Car designers all say the same thing: coming up with a concept car that immediately turns heads is hard enough.
Making one that blends elements from the past and present with design ideas for the future is harder still.
Actually showing one that says “follow us, we’re heading in a different direction”, takes some sort of commitment.
1. Citroen Cactus
Citroen has gone back to its core philosophies of comfort and simplicity. Cactus designer Mark Lloyd said: “We asked ourselves what was really important to customers. One theme that emerged was a need to reduce the stress and complexity of living with a car, our aim therefore was to simplify everything.” Evidence of Citroen’s less-is-more mentality – something it’s excelled with in the past with models like the 2CV – is everywhere on the Cactus concept. Cactus goes into production in Europe early next year.
2. Jaguar C-X17
This SUV has been 10 years in the planning, since Jaguar thankfully steered away from building one based on the Ford Explorer. The Celestial Blue paintwork hides an all-new aluminum platform that will underpin a shorter-wheelbase small saloon – a BMW 3-Series rival – from 2015 onwards, followed by a production version of this SUV. If the C-X16 (which morphed from concept car to the F-Type virtually unchanged) is anything to go by, what you see here is pretty much the production car, minus the sci-fi interior.
3. Volvo Coupe
It’s billed by Volvo as the next-generation P1800 – the stylish two-door from the 1960s used by Roger Moore in TV’s The Saint – and is the first of three show cars showing Volvo’s new design language. The long bonnet, curve to the tail and glazed area pushed back towards the car’s rear are all inspired by the old model. The Coupe also provides clues as to the look of some next-generation Volvos. The large, flat shape of the bonnet is set to become a brand hallmark, as is the floating grille with its enlarged iron mark logo.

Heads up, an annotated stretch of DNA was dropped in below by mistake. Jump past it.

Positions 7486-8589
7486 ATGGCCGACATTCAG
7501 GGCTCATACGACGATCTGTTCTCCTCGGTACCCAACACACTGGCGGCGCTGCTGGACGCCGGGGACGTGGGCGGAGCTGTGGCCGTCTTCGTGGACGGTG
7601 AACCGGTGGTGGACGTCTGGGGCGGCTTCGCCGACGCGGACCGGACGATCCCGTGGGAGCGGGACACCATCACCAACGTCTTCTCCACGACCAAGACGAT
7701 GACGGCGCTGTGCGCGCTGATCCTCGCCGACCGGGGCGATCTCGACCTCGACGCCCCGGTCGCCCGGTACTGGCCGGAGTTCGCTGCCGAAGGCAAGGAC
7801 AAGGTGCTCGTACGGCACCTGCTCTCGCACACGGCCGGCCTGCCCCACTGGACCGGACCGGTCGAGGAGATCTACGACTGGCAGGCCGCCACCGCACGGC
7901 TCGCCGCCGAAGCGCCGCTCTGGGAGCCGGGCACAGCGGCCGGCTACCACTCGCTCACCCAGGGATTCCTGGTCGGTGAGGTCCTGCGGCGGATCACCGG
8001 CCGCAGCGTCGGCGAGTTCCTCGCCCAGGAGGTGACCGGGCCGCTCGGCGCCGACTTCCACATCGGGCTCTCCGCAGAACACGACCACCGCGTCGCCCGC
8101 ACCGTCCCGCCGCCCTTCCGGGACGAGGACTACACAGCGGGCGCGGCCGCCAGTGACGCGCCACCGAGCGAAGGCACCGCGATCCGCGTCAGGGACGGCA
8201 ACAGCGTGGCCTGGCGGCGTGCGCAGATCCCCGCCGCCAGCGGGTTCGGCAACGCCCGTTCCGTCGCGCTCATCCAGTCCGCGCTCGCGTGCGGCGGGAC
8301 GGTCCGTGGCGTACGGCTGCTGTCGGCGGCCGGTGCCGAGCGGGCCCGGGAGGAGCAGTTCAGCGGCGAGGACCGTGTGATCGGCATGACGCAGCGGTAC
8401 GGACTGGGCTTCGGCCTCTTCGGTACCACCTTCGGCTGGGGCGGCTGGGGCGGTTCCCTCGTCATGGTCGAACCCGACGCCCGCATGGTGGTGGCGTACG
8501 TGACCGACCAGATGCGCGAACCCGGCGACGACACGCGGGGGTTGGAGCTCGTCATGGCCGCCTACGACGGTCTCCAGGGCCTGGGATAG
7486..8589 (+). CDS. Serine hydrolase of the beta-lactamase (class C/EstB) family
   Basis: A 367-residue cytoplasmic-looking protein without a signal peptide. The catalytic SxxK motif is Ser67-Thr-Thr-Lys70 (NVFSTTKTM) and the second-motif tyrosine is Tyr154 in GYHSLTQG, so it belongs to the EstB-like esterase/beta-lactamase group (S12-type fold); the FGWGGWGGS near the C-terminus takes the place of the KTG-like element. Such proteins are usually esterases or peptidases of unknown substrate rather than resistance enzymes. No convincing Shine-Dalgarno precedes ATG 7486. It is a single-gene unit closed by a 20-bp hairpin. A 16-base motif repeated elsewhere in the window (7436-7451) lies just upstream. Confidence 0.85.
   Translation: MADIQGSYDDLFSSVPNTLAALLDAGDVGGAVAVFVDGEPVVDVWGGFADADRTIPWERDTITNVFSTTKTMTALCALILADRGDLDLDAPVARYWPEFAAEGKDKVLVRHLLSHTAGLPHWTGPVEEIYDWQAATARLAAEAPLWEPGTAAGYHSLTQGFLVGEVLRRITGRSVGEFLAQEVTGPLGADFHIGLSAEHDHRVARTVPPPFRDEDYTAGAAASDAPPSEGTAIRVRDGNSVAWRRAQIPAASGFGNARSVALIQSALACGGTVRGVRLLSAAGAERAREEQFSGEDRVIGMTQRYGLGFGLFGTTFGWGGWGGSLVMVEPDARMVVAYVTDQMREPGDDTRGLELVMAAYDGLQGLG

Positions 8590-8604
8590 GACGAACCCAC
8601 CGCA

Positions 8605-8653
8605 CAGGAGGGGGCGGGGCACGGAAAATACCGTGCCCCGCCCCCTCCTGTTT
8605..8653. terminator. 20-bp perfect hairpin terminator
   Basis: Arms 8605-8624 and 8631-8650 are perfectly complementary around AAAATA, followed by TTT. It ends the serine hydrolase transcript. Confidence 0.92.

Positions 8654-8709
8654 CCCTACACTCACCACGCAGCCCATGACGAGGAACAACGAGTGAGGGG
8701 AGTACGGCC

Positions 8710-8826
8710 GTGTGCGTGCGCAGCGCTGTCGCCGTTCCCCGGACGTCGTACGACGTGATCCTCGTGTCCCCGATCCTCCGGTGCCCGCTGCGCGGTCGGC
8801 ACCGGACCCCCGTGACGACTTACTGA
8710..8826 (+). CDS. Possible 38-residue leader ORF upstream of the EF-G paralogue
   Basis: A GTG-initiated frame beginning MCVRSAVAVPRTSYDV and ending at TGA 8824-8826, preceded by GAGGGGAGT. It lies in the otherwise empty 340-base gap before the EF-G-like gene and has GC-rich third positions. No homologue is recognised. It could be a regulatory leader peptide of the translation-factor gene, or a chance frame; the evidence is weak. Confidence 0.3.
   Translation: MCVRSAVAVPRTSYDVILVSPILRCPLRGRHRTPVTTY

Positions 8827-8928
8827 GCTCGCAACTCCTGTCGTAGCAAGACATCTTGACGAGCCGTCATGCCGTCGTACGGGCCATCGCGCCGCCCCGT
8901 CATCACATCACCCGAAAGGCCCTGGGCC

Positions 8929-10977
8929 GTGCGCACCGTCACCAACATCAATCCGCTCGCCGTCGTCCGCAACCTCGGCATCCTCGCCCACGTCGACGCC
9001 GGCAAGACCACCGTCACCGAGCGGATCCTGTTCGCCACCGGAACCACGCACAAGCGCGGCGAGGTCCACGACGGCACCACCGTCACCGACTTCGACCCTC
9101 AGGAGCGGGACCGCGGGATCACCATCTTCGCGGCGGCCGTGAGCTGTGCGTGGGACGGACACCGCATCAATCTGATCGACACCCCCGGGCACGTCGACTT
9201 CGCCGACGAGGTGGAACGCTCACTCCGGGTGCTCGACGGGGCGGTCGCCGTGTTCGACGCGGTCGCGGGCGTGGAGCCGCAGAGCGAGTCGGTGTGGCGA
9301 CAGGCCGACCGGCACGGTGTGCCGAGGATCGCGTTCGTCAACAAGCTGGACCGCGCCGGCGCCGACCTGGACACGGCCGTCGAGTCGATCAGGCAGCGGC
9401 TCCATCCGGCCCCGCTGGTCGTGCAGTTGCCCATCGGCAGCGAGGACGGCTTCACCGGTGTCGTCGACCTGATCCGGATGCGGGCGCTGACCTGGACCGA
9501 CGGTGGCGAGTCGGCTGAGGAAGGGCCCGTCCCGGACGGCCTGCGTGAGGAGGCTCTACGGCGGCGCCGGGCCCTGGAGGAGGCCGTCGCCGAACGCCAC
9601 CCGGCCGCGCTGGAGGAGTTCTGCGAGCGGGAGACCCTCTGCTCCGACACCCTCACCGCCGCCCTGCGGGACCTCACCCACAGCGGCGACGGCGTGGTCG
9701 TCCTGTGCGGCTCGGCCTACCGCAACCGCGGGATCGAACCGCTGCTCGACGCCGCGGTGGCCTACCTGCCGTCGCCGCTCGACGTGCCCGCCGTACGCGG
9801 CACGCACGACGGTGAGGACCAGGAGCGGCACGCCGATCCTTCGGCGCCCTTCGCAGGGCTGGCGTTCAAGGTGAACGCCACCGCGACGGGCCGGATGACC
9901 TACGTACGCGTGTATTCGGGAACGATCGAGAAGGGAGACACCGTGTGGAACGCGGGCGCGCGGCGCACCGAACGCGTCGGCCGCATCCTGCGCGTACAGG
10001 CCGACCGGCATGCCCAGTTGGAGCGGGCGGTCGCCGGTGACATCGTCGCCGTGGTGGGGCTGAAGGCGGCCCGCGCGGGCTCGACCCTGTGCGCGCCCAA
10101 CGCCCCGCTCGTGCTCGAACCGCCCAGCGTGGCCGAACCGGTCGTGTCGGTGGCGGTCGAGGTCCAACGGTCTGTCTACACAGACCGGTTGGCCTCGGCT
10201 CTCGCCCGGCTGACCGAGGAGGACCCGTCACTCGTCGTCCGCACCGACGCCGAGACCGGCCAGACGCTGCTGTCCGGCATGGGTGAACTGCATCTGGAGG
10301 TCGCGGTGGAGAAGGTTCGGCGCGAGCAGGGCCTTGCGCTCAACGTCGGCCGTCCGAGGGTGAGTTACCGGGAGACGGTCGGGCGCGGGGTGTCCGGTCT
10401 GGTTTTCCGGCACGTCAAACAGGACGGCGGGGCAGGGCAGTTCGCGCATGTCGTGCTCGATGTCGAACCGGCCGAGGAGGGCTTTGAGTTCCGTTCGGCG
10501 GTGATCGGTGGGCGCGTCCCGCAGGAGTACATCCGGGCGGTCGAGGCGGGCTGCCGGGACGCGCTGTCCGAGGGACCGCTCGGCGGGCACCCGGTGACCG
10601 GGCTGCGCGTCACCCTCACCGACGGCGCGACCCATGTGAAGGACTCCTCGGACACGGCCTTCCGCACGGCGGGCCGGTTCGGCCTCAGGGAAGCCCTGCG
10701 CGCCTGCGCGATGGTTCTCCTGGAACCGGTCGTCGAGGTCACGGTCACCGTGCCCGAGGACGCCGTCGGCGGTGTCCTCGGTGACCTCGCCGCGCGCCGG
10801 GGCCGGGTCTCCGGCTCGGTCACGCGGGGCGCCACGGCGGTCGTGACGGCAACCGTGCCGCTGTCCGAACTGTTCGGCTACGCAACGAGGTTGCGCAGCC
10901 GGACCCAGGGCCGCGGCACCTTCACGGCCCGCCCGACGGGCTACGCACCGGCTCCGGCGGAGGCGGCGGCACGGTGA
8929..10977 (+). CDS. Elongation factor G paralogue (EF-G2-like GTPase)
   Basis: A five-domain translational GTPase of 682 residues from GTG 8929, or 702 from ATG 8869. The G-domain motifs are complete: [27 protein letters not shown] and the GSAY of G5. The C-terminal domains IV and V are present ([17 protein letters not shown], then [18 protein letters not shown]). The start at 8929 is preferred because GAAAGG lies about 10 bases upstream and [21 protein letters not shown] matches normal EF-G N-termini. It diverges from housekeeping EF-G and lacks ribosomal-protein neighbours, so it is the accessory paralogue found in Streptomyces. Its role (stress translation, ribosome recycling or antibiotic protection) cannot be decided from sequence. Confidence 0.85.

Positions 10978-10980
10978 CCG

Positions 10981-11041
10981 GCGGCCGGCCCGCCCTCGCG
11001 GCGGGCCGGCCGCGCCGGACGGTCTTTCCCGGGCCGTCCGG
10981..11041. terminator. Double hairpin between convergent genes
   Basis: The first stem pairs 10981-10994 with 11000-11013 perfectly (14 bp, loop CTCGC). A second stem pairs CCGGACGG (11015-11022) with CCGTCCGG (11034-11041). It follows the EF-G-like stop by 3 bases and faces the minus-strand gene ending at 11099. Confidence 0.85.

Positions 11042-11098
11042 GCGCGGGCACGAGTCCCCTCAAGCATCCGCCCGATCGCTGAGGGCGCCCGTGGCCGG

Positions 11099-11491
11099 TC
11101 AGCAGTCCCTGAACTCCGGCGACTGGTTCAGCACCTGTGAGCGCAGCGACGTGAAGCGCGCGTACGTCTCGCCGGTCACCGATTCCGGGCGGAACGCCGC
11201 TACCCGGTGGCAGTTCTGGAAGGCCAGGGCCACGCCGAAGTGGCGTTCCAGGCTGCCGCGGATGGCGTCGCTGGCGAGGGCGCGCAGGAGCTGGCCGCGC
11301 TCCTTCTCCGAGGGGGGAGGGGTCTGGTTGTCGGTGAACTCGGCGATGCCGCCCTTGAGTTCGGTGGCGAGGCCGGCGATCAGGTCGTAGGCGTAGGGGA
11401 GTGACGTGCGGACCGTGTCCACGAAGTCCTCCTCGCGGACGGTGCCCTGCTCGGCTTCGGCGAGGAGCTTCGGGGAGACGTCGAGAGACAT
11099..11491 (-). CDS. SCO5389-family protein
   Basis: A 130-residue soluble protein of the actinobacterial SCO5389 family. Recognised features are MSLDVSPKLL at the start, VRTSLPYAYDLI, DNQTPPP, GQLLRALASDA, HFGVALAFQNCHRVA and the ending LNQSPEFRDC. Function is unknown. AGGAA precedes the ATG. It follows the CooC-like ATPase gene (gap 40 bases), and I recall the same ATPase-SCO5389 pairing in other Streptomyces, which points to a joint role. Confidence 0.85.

4. Kia Niro
The Niro continues Kia’s rich vein of form in the design department, headed by ex-VW Group star Peter Schreyer. Niro designer Gregory Guillaume says the inspiration behind the small crossover was the Paris-Dakar rally-winning Porsche 959 from the 1980s: “I love the idea of a supercar on stilts, and the Niro has the same super-dynamic look at the Dakar-winning 959.” The styling follows family form, featuring a tiger-nose grille, wide-set headlights and cube-shaped quad-LED daytime running lights taken from the Kia Cee’d GT.
5. Audi Nanuk
The concept “opens a new chapter in the Audi design language,” says the carmaker. Some of its design themes are set to feature on its next SUVs and the next-generation R8. It is shorter than an Audi Q5, wider than a Q7 and just 85mm taller than an R8. The Nanuk’s body is built from aluminium, while anything painted red on the exterior is made from carbon fibre-reinforced polymer (CFRP). It is a fully functioning prototype, sporting a new V10 diesel engine behind the driver’s head, delivering 410kW/1000Nm.